During a recent visit to Birmingham I went to the oldest working cinema in the UK—The Electric. It showed its first film in 1909 and although it’s had a chequered life, it’s now been restored and has a pleasing Art Deco façade and interior. The film was good, but the most exciting part of my visit came at the beginning when I was issued with a paper ticket. It read ‘Admit One’ and popped out of a metal slot in the counter. I’ve not seen one of these for years and it triggered a mixture of memories from childhood cinema visits—clouds of cigarette smoke, usherettes with torches, the interval between the B-movie and the main film, wobbly adverts for local restaurants, and standing while the National Anthem was played at the end.
What we take for granted, changes fast and seems quaint to younger generations. Petrol pump attendants are rare these days, and the lift attendants, station porters and telephone operators of my childhood are now long gone. I remembered recently how the television took time to warm up when you first switched it on, and how when I had chicken pox at the age of eight, my mother had to inform the library when she returned my books, so they could be fumigated.
Personal memories have been much on my mind recently. We had my father-in-law’s funeral last weekend with tributes from family around the world and since then, I’ve started typing up the memory tapes that he recorded twenty-five years ago. So far, the stories are quite mundane but that’s part of their charm. They highlight ways in which life was different, and reveal what mattered to him. He recounts at length, various stories about being left-handed. His parents forced him to write with his right hand, as many people did in those days, and he believed that this caused the stammer that was with him until he joined the Army. Nowadays, research suggests this cause is unlikely but his childhood stammer was clearly a formative experience.
The topic of life writing popped up again during a visit to an elderly friend whose memory is still razor sharp. Being an evacuee was a key experience for her and she often talks about it, but on this visit she told me about her grandfather. He lived on the other side of town from her parents and would sometimes wake up in the morning and decide to visit them for tea. As he had no phone, he would send a postcard telling them to expect him later that day. The card would arrive at its destination in the lunchtime post and his daughter would have his tea all ready and waiting when he arrived. My friend is full of stories and I was delighted to hear that she’s started to write some of them down.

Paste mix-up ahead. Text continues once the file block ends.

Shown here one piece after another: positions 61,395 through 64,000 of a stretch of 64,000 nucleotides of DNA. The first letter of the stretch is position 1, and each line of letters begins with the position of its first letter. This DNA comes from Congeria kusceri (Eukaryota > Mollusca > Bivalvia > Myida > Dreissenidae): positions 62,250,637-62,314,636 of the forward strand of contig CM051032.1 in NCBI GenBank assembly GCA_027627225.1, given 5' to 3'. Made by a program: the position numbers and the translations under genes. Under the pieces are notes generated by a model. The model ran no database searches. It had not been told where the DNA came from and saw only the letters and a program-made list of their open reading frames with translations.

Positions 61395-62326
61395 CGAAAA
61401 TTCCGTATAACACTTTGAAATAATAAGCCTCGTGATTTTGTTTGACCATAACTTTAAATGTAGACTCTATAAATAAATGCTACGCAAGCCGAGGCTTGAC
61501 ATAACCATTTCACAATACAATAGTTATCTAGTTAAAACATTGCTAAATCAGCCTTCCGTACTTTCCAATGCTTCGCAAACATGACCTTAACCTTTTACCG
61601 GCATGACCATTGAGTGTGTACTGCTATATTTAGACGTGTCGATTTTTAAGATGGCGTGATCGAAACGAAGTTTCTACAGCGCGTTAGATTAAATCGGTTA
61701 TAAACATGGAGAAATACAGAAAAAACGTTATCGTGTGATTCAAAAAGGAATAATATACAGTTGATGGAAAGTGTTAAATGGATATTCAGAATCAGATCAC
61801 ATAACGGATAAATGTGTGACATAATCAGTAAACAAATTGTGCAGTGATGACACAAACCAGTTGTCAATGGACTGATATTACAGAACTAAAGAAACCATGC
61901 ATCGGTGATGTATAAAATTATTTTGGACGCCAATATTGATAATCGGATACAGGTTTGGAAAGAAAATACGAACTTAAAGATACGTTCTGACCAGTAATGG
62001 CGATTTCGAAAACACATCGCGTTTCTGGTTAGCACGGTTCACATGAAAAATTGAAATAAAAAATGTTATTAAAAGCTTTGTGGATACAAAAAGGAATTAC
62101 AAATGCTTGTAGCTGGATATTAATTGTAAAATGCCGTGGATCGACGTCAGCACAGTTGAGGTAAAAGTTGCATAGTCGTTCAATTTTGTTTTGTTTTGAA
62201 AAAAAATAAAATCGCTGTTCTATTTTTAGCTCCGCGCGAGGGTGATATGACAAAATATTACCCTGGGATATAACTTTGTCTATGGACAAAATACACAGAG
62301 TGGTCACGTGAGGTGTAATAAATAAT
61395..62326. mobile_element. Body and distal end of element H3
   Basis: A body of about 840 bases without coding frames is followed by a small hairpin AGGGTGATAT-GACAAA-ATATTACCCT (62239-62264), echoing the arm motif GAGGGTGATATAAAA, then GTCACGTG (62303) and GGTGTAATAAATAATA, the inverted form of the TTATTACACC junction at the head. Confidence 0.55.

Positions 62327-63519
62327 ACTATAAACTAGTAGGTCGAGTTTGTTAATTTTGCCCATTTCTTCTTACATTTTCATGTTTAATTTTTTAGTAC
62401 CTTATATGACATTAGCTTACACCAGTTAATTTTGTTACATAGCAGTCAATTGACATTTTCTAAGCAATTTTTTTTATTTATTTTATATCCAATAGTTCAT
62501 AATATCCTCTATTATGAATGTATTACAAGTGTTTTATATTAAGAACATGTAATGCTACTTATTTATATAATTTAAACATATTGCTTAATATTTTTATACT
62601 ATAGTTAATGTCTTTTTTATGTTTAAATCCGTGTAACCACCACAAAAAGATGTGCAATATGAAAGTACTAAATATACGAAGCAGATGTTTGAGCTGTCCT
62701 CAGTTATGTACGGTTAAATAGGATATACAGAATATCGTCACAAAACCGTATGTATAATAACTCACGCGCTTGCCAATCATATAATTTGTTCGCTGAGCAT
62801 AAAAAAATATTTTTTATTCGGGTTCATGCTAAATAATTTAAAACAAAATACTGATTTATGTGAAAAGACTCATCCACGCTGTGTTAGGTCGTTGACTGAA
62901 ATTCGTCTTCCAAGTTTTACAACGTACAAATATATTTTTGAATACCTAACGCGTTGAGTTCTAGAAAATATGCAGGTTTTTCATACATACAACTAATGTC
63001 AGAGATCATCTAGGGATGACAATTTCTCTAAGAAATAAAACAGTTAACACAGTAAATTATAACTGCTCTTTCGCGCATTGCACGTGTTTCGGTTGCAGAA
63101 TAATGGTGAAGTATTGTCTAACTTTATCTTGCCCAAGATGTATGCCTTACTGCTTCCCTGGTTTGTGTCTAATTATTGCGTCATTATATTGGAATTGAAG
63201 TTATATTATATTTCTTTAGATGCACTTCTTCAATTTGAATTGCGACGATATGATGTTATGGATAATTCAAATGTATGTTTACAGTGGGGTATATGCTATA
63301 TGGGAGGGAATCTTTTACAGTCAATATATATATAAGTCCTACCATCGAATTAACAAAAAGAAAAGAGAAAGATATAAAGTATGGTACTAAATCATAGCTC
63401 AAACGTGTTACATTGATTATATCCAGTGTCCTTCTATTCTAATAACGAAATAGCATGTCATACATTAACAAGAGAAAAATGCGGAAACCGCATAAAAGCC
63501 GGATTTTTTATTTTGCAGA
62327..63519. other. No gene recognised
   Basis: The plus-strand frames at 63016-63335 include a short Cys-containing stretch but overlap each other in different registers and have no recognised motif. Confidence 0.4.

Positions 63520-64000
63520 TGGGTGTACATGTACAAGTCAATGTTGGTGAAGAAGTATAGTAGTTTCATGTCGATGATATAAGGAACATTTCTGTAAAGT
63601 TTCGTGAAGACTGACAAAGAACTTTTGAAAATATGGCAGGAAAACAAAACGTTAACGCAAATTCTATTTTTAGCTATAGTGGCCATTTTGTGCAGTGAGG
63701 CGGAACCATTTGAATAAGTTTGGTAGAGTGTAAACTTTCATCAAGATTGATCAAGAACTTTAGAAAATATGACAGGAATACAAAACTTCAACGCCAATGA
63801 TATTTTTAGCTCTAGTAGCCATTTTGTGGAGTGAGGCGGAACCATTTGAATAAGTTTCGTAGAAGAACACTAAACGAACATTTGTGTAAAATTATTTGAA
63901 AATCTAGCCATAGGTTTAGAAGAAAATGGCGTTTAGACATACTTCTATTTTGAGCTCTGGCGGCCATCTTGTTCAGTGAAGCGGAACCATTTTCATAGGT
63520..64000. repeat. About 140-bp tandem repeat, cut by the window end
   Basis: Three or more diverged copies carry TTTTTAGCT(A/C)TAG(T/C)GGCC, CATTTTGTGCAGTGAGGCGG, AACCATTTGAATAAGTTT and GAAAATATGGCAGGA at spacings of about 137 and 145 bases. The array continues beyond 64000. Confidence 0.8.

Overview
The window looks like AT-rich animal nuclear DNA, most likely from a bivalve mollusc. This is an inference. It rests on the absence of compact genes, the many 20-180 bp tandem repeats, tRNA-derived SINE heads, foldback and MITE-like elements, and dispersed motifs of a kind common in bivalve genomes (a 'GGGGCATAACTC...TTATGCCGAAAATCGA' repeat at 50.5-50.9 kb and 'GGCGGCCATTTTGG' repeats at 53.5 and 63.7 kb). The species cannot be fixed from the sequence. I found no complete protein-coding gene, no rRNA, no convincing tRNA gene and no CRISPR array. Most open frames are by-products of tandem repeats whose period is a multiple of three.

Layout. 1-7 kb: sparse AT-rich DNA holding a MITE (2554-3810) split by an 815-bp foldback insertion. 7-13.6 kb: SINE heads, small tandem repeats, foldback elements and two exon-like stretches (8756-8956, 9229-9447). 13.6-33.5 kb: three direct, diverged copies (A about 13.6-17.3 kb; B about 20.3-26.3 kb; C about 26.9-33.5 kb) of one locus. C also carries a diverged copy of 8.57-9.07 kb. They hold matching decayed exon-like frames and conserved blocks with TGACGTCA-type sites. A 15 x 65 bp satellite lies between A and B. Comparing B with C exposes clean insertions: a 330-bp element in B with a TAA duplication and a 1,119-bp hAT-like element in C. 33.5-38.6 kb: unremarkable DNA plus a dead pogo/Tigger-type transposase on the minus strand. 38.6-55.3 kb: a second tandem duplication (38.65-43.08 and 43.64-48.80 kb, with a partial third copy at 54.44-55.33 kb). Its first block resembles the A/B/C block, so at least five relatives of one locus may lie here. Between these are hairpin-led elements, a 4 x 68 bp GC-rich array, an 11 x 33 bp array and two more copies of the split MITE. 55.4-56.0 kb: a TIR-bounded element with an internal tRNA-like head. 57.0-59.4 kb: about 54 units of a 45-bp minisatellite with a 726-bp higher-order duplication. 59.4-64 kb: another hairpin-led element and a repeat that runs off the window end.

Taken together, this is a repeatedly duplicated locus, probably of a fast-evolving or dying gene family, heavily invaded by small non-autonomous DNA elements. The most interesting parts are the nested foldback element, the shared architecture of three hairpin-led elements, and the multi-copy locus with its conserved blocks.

Writing things down is the first step in creating something that can endure. I’ve recently been reading about the first female university students in Jane Robinson’s book, Bluestockings. Much of her material about everyday life comes from old letters—a better resource than today’s ephemeral texts will be. I laughed when I read that many students sent their dirty washing home as the postal service was swift and cheap, and the local laundries were often expensive and unreliable. These days, fortunately for me, with a student daughter in London, it’s the postal service that’s expensive and unreliable.
Unless salvaged, all of our unique stories will disappear when we do. Anyone can make their own book, or help older family and friends to do so. It doesn’t need to be great literature or professionally produced but we can hope it will sit on the bookshelves of future generations. Everyday experiences can be entertaining, and life stories can also provide insight—events that affect our parents and grandparents can impact on own lives. Fears and insecurities thread through the generations leaving their trail and changing as we each engage with them in our own ways.
But more than all of this, it’s something that older people can do when it’s often hard for them to feel useful any longer. I recently had a conversation with a friend about his father who is in his nineties. He’s a life-long Quaker and has started writing down his memories, beginning with the years 1939-1941 when he was a conscientious objector. Since going to live in a care home he has felt lost. This new life is unfamiliar to him but when his son took him back to his old house so he could look for relevant files and papers, he immediately knew what to do and how to be. I saw that with my father-in-law. There was so much change going on in his body, mind and environment that it was hard for him to keep up, and for him to know who he was. But when he talked about the past and relived experiences, he knew exactly who he was and had something of himself to hold onto. We all need that.
And while I’m on the subject of memories—over the past couple of years, I’ve been exploring personal stories by doing a chain interview project. Each person that I interview passes me on to someone who inspires them. It’s been a great way to meet interesting people and to mine unique stories. I’ve gone from an environmental artist to a cancer specialist nurse via an environmental campaigner, an immigration lawyer, a theatre director, an actor, and a drama teacher. Each interviewee has talked about experiences that have shaped them and I’ve heard some fascinating and sometimes funny stories. Many moving ones too, and none more so than the interview I did recently with Helen who told me about working in a Romanian orphanage shortly after the end of the Ceausescu regime.